Chris Ward may only have a few months left as executive director of the Port Authority. According to a report in the New York Post, Andrew Cuomo intends to replace the Paterson appointee this fall, once the ceremonies marking the tenth anniversary of the World Trade Center attacks have passed.
Ward has been widely lauded for his stewardship of the Port Authority. Before Cuomo took office, the Tri-State Transportation Campaign urged him to keep both Ward and MTA chief Jay Walder in their positions. Now in response to rumors that the governor may fire Ward, environmental and transportation advocates are rallying to his side.
“The Port Authority is cleaner, greener and more efficient thanks to Chris Ward’s leadership,” said Tri-State Executive Director Kate Slevin.
“He stands up for the public interest, whether that’s with the real estate industry, the construction industry, or other agencies,” said Transportation Alternatives Executive Director Paul Steely White. “He’s looking out for the public, whether that’s bus riders or bike riders.”
Rumors of Ward’s ouster come at an important moment for the Port Authority. New Jersey Governor Chris Christie has for months been trying to use Port Authority funds to pay for local road projects that would normally be funded by the state department of transportation. If successful, Christie’s plan would transform the Port Authority from an agency dedicated to regional planning and long-term investment into a piggybank for the two states. Bus riders would be hit especially hard as potential investments in projects like a larger Port Authority Bus Terminal get postponed and neglected.
As executive director, Ward has perhaps attracted the most attention for his successful guidance of the World Trade Center reconstruction, which has made significant progress recently. His skills as a financial steward extend to the Port Authority’s transportation business as well. The development of a plan to build a new Goethals Bridge under a public-private partnership could serve as a model for future infrastructure projects across the region, said Slevin.
In an era of tight budgets, Ward put forward a 2011 budget for the Port Authority with no growth but didn’t lose sight of the need for investing in the region’s future. In part, Ward struck that balance by eliminating wasteful spending where he could find it. He cut consultant spending by 32 percent and overtime by 20 percent, said White, but “nobody would say that the Port Authority is doing less.”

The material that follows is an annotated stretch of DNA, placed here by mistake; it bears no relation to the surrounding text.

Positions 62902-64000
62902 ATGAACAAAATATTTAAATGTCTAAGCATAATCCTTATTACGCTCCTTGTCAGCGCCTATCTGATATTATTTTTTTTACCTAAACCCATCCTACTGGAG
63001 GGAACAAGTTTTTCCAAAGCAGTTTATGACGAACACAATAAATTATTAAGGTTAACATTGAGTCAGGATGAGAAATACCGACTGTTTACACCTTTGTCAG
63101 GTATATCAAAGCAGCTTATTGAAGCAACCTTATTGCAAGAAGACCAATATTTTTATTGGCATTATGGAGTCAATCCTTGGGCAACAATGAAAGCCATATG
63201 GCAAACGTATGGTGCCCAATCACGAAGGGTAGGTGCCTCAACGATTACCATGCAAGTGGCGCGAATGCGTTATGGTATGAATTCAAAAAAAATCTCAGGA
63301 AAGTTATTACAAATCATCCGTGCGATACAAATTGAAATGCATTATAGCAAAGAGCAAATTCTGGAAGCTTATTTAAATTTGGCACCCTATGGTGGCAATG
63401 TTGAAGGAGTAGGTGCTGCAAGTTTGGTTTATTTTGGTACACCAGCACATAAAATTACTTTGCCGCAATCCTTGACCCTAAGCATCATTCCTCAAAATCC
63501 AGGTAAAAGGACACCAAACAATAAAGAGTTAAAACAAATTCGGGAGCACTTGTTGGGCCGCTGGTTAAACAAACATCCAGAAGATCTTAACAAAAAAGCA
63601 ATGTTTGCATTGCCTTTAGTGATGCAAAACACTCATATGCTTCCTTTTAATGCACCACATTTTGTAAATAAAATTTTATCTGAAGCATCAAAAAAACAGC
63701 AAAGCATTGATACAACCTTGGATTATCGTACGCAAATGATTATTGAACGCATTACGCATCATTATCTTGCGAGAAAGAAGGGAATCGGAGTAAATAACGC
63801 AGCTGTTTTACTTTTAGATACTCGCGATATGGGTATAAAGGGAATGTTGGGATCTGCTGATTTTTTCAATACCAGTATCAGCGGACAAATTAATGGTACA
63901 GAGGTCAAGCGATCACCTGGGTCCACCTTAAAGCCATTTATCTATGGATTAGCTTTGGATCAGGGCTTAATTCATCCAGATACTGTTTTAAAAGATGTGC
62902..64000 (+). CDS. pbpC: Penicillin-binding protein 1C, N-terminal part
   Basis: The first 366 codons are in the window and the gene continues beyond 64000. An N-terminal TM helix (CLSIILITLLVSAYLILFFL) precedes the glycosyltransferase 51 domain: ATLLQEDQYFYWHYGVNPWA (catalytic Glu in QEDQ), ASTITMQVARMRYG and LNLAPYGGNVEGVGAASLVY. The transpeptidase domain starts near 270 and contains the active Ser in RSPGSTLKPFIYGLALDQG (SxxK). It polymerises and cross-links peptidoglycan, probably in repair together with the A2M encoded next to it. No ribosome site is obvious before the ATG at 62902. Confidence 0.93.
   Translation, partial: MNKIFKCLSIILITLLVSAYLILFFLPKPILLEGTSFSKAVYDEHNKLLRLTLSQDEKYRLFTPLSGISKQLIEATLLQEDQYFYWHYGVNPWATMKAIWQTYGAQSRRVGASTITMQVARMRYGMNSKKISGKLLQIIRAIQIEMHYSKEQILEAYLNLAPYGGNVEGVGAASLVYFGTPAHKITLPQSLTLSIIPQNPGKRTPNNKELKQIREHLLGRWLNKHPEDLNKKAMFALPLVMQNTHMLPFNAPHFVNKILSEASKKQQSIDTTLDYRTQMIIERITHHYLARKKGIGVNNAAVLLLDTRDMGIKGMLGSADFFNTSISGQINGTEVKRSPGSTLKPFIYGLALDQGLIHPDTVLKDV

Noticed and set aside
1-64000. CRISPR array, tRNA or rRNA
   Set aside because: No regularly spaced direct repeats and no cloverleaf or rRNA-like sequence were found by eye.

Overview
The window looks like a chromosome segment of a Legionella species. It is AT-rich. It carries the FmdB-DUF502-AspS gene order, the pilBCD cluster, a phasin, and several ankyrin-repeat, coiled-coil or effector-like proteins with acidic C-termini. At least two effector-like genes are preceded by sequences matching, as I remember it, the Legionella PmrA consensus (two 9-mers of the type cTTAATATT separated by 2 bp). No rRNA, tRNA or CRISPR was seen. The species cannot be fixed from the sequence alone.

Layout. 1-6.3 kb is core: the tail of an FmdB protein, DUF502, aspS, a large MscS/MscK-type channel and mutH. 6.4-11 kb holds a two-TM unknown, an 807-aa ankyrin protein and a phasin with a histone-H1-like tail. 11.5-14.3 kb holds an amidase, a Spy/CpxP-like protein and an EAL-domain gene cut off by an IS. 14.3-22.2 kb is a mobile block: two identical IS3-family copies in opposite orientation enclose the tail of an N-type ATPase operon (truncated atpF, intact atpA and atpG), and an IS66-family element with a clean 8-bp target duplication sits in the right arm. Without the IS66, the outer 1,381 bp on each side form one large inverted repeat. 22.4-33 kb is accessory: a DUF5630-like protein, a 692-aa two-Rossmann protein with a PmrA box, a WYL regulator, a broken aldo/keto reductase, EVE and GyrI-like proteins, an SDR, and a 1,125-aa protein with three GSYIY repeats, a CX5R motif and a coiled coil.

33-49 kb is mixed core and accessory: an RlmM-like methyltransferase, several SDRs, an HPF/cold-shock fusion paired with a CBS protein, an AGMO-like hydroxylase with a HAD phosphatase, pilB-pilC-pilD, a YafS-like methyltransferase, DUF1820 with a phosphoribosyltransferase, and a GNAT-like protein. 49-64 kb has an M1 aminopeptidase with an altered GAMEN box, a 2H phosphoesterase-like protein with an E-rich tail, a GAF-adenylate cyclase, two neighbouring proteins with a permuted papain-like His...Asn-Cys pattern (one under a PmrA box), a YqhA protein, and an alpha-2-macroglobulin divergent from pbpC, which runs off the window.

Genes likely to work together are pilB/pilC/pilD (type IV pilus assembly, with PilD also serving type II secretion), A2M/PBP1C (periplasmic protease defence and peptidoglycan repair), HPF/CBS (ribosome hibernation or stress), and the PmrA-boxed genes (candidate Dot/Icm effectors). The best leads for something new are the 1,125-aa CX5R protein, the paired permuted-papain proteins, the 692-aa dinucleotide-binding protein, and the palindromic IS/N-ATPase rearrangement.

The current budget crisis has demanded tough decisions in addition to bureaucratic efficiency-finding. Ward refused to use Port Authority funds to provide extra financing for Larry Silverstein’s World Trade Center developments, Slevin explained, while pushing for PATH upgrades, freight improvements and better cross-Hudson bus service to be prioritized in the authority’s capital plan.
Progress has been especially apparent on the realm of freight. Slevin pointed to the Port Authority’s recent acquisition of a Jersey City rail yard that will allow New York City’s trash to be transported across the Hudson by barge and then transferred to trains rather than being hauled on city streets in thousands of polluting trucks. Last year, the Port Authority announced a truck replacement program to get the oldest and dirtiest trucks out of the port and off the streets.
Last March, Ward also officially committed the Port Authority to integrating bicycles into the authority’s operations. Ward promised to remove restrictions on bicycles at Port Authority facilities, build more bike lanes and bike parking, and encourage its tenants to accommodate cyclists.
White praised the Port Authority’s work to take transportation dollars marked for beautification of the Palisades Parkway and repurpose them for a bike connection to the George Washington Bridge. “Instead of helping people gaze at flowers from the windshield of their car, they made a safe cycling route from the bridge down to the park,” he said.
Ward has also won praise from environmentalists for greening his agency’s operations. Marcia Bystryn, the president of the New York League of Conservation Voters and a former Port Authority official, said in a statement:
Under Chris Ward’s leadership, the Port Authority has set a high bar for environmental sustainability. That includes committing to reducing the Port Authority’s carbon footprint 80 percent by 2050, developing a wind farm on its property and leading the way for better solid waste management through the purchase of energy certificates. The Port Authority needs talented, forward-thinking leaders like Chris Ward.